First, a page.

Monday, December 11, 2017

Needles and Pearls

Title: Needles and Pearls
Author: Gil McNeil
Published: May 11th 2010 by Voice
Format: Paperback, 432 pages
Genre: Women's Fiction
Series: Beach Street Knitting Society #2

From time to time, I need to take a break from my usual murder/suspense/thriller books and visit the calmer sides of life. I cannot say that Jo Mackenzie's life of running a knitting shop in the seaside village of Broadgate and raising two bickering boys is calm, but it is definitely a break that I enjoy.

Jo’s philandering husband was killed in an accident right after he admitted to an affair and wanting a divorce. With the world, and his mother, not knowing the truth and thinking that he was a saint - Jo must carry on with her boys, her stitch and bitch group, a life in need of repair, and a little gift that is the result of a very brief tryst with photographer Daniel Fitzgerald.

Jo needs nothing from the father, she may not be wealthy, but she had decided to take life on on her own terms, which do not involve tracking down Daniel, or asking for money. Her life is too busy with knitting clubs and school projects, two weddings to plan, and a shop that needs to be rebuilt. The baby on the way is just another thing in her life that she will get to, and what she does not yet know, is that this unexpected arrival maybe be the one thing that will bring her life full circle.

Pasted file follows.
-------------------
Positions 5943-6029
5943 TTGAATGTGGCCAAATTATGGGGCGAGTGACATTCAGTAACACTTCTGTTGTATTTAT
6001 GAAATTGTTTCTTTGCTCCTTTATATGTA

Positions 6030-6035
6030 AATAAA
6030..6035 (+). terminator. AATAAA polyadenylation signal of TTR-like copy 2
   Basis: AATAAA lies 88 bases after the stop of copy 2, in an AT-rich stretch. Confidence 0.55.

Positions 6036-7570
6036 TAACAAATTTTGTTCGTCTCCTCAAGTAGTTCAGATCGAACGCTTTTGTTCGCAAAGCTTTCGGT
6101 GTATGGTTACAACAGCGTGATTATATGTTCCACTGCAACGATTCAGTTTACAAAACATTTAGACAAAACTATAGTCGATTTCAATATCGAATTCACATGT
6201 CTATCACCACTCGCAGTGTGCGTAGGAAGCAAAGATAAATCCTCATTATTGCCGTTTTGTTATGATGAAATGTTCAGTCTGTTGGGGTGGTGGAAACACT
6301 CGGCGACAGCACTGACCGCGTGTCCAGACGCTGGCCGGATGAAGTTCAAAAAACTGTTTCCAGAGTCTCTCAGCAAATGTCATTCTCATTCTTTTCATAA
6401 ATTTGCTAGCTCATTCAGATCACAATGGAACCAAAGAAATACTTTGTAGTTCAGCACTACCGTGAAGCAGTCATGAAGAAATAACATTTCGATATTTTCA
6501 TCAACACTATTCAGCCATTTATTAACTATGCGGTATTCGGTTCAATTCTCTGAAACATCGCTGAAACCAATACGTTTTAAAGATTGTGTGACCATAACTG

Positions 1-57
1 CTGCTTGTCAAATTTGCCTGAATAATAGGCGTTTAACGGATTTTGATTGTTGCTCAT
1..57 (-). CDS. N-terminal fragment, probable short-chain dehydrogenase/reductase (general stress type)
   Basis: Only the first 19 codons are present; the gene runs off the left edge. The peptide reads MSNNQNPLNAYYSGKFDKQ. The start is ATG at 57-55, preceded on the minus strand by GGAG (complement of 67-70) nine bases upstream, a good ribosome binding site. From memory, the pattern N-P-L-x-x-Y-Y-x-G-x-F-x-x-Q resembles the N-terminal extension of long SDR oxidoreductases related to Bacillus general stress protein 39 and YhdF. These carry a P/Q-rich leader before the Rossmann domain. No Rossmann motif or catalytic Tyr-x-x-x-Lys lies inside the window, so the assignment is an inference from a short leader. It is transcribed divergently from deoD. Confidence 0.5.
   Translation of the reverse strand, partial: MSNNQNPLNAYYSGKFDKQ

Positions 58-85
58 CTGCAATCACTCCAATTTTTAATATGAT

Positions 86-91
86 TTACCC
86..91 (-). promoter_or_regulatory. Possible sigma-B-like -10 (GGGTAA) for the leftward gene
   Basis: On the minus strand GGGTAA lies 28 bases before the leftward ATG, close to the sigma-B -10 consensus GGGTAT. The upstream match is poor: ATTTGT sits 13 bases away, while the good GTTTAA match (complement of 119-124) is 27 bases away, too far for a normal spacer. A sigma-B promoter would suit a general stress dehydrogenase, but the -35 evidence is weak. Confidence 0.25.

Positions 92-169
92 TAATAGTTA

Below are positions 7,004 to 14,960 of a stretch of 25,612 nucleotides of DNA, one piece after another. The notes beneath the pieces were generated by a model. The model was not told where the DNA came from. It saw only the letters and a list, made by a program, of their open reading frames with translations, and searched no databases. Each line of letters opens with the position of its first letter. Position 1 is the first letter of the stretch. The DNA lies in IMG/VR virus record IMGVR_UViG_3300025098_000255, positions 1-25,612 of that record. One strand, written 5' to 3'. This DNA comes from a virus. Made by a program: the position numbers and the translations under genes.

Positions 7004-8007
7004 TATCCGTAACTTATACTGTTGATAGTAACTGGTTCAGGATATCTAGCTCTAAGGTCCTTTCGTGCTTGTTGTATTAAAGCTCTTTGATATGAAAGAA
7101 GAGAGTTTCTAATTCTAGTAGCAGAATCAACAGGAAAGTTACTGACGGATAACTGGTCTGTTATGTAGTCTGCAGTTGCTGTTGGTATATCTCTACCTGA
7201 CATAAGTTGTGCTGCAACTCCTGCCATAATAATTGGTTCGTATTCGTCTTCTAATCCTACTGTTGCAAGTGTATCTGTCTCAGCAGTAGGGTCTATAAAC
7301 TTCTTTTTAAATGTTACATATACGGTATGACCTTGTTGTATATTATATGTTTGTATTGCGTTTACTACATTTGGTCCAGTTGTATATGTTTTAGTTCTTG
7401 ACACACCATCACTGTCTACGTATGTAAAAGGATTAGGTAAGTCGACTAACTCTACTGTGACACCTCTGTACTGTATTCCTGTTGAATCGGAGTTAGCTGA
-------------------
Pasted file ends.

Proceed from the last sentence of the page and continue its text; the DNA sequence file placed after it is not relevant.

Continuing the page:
Of course, Gil McNeil adds in a new love interest that started out as a friendship and after a bumpy start, Jo can see the chance of a do-over. Her grandmother was given a second chance and her anxiety ridden best friend is about to partake in her own adventure, so why shouldn’t Jo have another shot at her happily ever after.

Granted, this is only book number two in the series and with Jo’s chaotic life, anything can go wrong, but for now, she is definitely allowed the hope that she is feeling with her little family.